The party begins on the train ride to this remote village. Hundreds of backpackers are crammed in the compartments like sardines, hollering and cracking open beers. I was sandwiched between 3 German guys recapping their survival plan for the festival: Buy WATER… Beer… hm, that’s it. By the time I arrived I already needed to shower about 7 times, but instead I opted to embrace my inner flower child all weekend… “When in Rome”, eh?

A ‘shower’ is possible, though, if you want to fight the swarms of half-naked people crowding around some spigots shooting water from the ground. Which usually prompted some more mud-wrestling – a signature of this festival.

woodstock    woodstocktooo

It was a miracle I found my friend Basia among the thousands, and I followed her like a lost duckling to her friend’s camping area. I tried to orient myself in the sea of tents by counting rows of toi-tois. (I got lost in pitch-black darkness about 3 different occasions, after which Basia somehow appeared out of nowhere to my rescue.) Sat down with her crew, passed around some vodka, sang a few tunes because obviously somebody brought a guitar, and felt a bit like the novel Token American.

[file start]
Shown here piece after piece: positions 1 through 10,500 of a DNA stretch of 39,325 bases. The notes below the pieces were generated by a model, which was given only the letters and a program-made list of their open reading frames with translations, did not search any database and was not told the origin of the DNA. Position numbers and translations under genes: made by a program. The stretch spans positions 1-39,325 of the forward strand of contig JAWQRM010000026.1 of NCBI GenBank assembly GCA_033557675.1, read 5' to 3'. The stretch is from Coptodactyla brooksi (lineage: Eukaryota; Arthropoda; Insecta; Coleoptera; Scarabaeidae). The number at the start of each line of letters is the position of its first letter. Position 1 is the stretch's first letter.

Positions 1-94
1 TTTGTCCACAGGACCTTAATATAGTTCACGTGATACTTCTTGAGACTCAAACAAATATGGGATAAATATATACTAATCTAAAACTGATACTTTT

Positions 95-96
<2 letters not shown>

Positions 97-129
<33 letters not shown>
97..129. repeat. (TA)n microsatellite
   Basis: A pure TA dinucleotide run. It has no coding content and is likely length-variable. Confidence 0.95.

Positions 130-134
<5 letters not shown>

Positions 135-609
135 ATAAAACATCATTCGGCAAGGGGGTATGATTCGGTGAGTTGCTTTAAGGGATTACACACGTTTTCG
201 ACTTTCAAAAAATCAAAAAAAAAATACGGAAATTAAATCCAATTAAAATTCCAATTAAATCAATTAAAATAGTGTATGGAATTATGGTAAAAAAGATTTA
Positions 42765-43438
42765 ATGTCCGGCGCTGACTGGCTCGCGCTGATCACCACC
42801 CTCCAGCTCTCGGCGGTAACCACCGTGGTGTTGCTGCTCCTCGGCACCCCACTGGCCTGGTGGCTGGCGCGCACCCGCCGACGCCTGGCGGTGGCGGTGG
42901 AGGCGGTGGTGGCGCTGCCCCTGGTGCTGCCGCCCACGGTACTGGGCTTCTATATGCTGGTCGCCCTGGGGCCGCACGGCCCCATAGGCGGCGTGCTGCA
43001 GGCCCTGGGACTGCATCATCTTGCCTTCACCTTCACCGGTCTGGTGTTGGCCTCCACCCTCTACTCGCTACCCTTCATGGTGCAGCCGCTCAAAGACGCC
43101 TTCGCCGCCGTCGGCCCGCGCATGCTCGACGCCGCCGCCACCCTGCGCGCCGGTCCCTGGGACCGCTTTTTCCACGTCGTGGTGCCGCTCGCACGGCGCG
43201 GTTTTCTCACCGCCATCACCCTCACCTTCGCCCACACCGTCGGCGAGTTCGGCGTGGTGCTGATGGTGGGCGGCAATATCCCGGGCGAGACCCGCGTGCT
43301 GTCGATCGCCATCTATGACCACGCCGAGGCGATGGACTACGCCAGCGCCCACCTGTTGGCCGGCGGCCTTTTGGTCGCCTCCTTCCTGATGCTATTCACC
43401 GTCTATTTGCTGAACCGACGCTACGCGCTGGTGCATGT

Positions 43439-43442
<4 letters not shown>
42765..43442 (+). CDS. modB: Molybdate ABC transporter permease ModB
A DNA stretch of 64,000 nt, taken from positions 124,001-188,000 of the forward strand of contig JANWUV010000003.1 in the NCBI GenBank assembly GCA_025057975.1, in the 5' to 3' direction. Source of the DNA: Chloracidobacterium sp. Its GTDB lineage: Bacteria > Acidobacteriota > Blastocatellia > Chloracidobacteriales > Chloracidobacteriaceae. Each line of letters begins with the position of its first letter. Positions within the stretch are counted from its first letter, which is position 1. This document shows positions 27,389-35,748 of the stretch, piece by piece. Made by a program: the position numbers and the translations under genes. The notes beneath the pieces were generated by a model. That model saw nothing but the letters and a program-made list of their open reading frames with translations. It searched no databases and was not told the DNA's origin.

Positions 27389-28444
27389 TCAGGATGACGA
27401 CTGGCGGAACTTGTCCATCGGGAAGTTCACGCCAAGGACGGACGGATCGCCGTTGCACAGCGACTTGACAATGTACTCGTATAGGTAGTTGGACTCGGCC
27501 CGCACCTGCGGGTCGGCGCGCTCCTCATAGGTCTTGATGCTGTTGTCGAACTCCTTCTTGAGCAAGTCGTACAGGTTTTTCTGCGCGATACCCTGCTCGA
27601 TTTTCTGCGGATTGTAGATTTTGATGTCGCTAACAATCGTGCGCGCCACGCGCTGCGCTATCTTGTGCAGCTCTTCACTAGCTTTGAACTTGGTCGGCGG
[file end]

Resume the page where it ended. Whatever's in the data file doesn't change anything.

woodstoocckkkk    woodstock tents

Never a dull moment here: Every ten minutes a group would break out in a raucous chorus of “Stoooo lat! Stoooo lat! Niech zyje zyje nam….!” (the Polish happy-birthday shanty), swinging $1 beers and waving their proud Polish flags (or some peace-sign posters or whatever).